Tag Archives: Bare

The Bare Necessities of Writing


No matter the hobby or project we decide to spend our precious time and effort on, we always make sure to give it our all in order to achieve the best results. However, despite popular belief, you don’t always have to do it alone. Here is a short list of resources that every fantasy author should have while creating their fictional masterpiece, and hopefully more than a few of them can help you on your way to greatness.

1. Music.
You would be surprised by how much something as simple as having background noise can help you clear your mind and find your groove. Music has been a tried and true method used by students across the globe to aid with studying and retaining information, but it is also a great way to keep you focused on a long writing project as well! Many theorize that this is due to music being one of the only things that activate almost every part of the human brain at the same time, allowing information to flow or collect more easily. Pretty cool, right?

The common cliché’ of using music as a focusing tool is forcing yourself to listen to the prancing tones and mournful melodies of classical music, but recent studies have actually found that almost all music (even heavy metal) has found a place in our carefully crafted toolbox. If it’s late, however, I’d suggest keeping the AC/DC to a dull roar, as your neighbors may be focusing on the backs of their eyelids and won’t appreciate the late-night type session.


2. Have A Good Editor.
Finding someone you trust to go over your work and find flaws or fix grammar issues is not always an easy thing to do, but I would highly recommend engaging in the search. A good friend (or even a hired expert, if you prefer to keep things professional) will more than come in handy when going over your precious pages, as another set of eyes is more likely to find mistakes that you’ve either grown accustomed to or didn’t even notice. Little phrasings that are second-nature to us may stand out to your editor, helping you realize that describing a character’s temper as *half-cocked* may not fit in so well with your Medieval-themed novel. Some editors (like mine) can be a little more opinionated than others… (example below from my current book’s partially-completed manuscript)


3. A Fan.
Always have at least one fan to push you along and encourage your work. There is nothing better than sitting down and launching into your next plot point (which is genius, by the way!) to someone who is genuinely interested and excited to hear about it. As with therapy, speaking your thoughts out loud can help you discover new ideas or theories, and that can make all the difference in an intricate plot.

This fan can be the typical mother waving the #1 FAN foam finger over her head, or it could be a spouse or good friend – it doesn’t matter. As long as you have someone telling you that “you can do eet”, that’s what counts.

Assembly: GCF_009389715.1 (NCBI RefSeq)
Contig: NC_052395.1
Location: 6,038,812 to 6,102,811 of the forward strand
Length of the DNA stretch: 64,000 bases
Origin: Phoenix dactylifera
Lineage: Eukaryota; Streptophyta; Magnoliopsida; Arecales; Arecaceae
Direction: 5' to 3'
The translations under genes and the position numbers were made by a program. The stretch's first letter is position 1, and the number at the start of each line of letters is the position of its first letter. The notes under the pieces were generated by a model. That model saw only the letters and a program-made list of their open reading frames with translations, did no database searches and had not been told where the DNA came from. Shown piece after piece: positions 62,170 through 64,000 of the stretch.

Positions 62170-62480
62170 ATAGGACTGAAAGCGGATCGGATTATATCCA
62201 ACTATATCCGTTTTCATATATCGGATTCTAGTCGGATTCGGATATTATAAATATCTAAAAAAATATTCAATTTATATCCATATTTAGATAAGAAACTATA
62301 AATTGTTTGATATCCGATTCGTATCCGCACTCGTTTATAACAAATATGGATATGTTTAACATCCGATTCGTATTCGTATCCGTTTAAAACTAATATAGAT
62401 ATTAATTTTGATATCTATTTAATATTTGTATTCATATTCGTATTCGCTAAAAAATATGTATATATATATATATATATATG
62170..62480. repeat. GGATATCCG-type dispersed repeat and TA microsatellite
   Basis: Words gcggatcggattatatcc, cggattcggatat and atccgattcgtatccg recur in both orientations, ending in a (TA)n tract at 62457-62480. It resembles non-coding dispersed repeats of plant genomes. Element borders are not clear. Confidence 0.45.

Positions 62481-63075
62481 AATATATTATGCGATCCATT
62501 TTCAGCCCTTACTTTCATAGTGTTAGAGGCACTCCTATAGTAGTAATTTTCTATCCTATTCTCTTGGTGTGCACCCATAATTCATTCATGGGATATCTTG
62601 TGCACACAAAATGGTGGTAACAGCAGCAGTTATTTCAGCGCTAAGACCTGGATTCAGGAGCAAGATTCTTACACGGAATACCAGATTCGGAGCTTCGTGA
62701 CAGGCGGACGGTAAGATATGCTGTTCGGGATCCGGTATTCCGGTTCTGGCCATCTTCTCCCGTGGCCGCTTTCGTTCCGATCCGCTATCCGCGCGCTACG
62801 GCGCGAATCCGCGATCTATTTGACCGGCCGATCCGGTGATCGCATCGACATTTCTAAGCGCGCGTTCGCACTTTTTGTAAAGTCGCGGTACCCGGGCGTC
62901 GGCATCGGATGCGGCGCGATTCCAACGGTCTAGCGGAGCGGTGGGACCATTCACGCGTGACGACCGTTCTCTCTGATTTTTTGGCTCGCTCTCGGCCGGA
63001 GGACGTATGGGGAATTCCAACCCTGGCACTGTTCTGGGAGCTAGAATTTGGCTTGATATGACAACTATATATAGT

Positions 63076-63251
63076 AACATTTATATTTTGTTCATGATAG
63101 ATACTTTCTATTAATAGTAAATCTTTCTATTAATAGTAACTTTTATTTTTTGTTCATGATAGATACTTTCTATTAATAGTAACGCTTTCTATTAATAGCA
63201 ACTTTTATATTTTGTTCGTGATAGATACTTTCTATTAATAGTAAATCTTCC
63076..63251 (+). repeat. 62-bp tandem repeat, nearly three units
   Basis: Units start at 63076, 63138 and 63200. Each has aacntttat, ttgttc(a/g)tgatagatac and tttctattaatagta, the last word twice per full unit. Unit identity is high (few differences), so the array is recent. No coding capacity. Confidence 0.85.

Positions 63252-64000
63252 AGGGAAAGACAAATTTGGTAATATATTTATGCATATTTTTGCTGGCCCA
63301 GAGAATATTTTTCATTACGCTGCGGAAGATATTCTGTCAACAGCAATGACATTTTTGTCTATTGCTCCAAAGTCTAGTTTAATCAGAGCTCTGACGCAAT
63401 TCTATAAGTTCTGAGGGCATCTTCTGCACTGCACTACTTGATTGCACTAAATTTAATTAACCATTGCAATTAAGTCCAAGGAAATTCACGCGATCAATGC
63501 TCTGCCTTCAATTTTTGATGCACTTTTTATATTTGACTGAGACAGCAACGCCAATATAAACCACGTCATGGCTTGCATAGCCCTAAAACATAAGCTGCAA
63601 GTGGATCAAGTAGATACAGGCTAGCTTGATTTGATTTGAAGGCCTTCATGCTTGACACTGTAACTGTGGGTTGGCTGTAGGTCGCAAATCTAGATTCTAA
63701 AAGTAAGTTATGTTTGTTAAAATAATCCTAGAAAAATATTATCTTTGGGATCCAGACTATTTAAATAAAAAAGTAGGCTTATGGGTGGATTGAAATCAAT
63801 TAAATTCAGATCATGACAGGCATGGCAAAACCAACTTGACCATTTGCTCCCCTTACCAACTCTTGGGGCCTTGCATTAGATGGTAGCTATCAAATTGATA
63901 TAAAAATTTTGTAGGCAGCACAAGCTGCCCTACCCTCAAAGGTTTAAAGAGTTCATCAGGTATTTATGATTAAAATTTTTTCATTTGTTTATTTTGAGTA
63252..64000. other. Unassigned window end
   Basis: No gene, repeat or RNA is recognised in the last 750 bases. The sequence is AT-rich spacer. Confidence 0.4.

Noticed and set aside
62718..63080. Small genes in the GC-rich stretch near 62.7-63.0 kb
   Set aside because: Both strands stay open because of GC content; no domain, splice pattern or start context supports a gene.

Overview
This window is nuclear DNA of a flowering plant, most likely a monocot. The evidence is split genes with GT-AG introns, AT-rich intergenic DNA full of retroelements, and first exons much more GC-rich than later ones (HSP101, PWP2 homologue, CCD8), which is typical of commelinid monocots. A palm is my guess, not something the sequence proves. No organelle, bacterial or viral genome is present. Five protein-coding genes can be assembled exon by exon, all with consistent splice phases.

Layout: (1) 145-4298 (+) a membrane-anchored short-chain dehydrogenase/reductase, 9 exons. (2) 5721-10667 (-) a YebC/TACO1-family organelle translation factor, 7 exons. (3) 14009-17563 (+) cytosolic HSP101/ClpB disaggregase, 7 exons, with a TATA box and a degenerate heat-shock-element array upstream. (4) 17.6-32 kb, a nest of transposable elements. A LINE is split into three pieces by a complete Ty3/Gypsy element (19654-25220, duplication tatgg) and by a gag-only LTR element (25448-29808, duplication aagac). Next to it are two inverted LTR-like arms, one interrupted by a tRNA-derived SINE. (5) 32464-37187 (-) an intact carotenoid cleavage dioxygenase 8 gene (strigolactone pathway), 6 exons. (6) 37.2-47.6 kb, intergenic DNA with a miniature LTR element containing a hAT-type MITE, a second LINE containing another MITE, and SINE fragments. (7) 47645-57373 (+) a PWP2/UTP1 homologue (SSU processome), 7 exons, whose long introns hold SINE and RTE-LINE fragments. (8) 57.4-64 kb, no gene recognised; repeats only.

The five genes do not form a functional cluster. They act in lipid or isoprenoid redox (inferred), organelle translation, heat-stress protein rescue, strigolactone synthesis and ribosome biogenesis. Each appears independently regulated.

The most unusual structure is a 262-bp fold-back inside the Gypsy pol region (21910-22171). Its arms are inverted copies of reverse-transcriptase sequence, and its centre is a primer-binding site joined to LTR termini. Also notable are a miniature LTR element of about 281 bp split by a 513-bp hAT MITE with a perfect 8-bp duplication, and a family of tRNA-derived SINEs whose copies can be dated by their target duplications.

do it
4. A Critic.
Let’s face it – nobody likes a critic. These people can be mean and ruthless, and they can pick your whole book apart with the tug of a single thread. Intimidating, right? Absolutely. So let’s stay away from the professional critics for awhile and focus more on finding a friend that doesn’t mind looking for plot holes or time-line confusions. This person should hopefully enjoy reading, and especially reading fantasy, or their opinions are going to be a little bit harsher than usual. If listening to this person’s assessment causes you to feel as though you need to change everything, or even give up and start over because there’s simply too much to fix, you have found the wrong critic. Simply thank your friend and find another person to look over your work. Good constructive criticism is handed out with a detailed reason why the writer’s idea doesn’t fit, and it usually comes with other ideas for the writer to think about. Even if you don’t take these ideas, they will kick-start your mind into finding solutions much faster and more effectively than a simple, “this story sucks, brah.”


5. A Clean Working Environment.
Numerous studies have found that depression, mental fatigue, and even a hindrance to creativity can result from having a dirty environment. People, by instinct, have a deep desire to control the things around them. If your bedroom or office has gotten out of control, it begins to affect you in many different ways, and can even lead to poor health and a lowered immune system. If you intend to finish that book in a timely manner (and you don’t want it to be tainted by a sour mood), I would highly suggest that you finally pick up that pile of dirty laundry and take out the trash.


(On a side note, I’ll be very impressed if you can recognize all of the movie-related pictures!)

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Posted by on July 18, 2014 in Uncategorized


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